Most likely, unless you’ve already bought a home or work in real estate, you don’t feel like you know a ton about what it takes to buy a house. At least, that’s the norm for many Americans according to a recent GOBankingRates survey.
Of the 1,000 people across the country who were surveyed, only 26% felt they understood the homebuying process well. The most confusing part of the process to those surveyed was getting preapproved, followed by closing costs. Here’s a quick explainer on the most important parts of buying a home that you might not know about.
What does it mean to get preapproved to buy a home?
Unless you’re paying all cash for your home, you’ll need a mortgage to buy a home. The preapproval is referring to being approved for a mortgage. Obtaining preapproval lets sellers know you have a line of credit ready to buy a home.
To get this preapproval, you’ll need to get in touch with a lender when you start the homebuying process. The lender will check your credit, your assets and income, and verify your employment. The lender will then approve you for a certain amount of money based on all of these factors. For credit, most lenders are looking for a 620 credit score or higher. If you have a lower score, you might have to make a bigger down payment on the home you buy.
The lender will then draw up a preapproval letter with the amount you are approved for. This preapproval documentation expires after 60-90 days. Some real estate agents showing the homes you look at might require a preapproval letter to view the home, so you’ll want to keep it current.
Which type of mortgage should you get?
In the GOBankingRates survey, 14% of respondents said they were confused by what mortgage to get. It makes sense that people would be confused, since there are six types of mortgages to choose from:
If your lender has determined you have good credit, recurrent and steady income, and can make a 3% down payment on a home, you can get a conventional loan. These are typically backed by Freddie Mac or Fannie Mae, which are two government sponsored companies that handle most conventional mortgage loans.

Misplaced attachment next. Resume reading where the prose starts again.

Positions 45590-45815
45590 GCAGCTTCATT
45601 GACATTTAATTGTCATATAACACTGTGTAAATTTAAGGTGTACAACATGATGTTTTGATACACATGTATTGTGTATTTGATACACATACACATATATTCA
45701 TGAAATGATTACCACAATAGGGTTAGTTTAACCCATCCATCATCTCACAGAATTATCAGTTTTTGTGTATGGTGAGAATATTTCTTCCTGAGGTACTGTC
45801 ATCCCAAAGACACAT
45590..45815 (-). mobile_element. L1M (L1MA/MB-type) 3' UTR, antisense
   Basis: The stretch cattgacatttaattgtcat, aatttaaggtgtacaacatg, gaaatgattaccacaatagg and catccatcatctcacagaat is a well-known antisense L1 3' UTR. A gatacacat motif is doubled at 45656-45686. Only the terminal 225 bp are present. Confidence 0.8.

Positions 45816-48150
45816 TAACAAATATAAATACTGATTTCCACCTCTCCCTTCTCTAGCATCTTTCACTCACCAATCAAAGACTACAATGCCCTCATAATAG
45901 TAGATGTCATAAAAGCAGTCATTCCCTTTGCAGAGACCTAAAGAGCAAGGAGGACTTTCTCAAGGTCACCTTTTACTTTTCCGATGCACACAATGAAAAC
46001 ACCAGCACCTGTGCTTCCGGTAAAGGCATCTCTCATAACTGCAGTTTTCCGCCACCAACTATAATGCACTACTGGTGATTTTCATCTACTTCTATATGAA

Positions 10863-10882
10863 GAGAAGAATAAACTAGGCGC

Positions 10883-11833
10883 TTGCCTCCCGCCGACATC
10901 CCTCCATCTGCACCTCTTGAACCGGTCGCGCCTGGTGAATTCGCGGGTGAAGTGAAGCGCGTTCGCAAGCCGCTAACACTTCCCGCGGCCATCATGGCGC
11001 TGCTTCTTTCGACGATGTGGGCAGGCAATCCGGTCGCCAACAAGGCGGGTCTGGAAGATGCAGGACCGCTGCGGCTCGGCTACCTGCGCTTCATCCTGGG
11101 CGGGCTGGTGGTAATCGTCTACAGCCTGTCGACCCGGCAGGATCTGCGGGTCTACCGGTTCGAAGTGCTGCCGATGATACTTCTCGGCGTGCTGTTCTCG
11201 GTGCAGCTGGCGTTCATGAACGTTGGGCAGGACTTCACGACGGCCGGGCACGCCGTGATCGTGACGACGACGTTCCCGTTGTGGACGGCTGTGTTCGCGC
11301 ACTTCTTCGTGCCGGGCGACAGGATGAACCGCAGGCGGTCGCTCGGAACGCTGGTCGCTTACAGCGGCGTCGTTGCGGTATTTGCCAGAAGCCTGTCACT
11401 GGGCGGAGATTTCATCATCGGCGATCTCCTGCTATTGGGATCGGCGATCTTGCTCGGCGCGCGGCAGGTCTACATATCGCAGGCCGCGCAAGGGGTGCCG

Conforming Mortgage Loans
These loans have to conform to maximum loan limits set by the federal government. The loan limit for 2022 is $647,200 for one-unit properties, but that can go higher if you live in a city with much higher than average homes.
Nonconforming Mortgage Loans
The amount for these loans is typically much higher than conforming mortgage loans, so you would need to show a lot of cash on hand to qualify. You typically need to make 10%-20% of the down payment and have excellent credit.
Government-Insured Federal Housing Administration (FHA) Loans
If it’s your first time being a home and are determined to have low to moderate income, you might qualify for an FHA loan. You’ll typically need to make a 3.5% down payment, and pay a mortgage insurance premium up front.
Government-Insured Veterans Affairs (VA) Loans
Military service members, veterans, and their spouses are entitled to receive a VA loan for 100% of the home’s value. If you qualify, you don’t need to make a down payment of any kind, and you usually encounter fewer closing costs. However, there is a funding fee that some of those who qualify will need to pay.
Government-Insured U.S. Department of Agriculture (USDA) Loans
If you are determined to be low income and live in a rural area, you might qualify for a USDA loan. These loans typically don’t require much, if any, money down as long as the home meets the eligibility rules.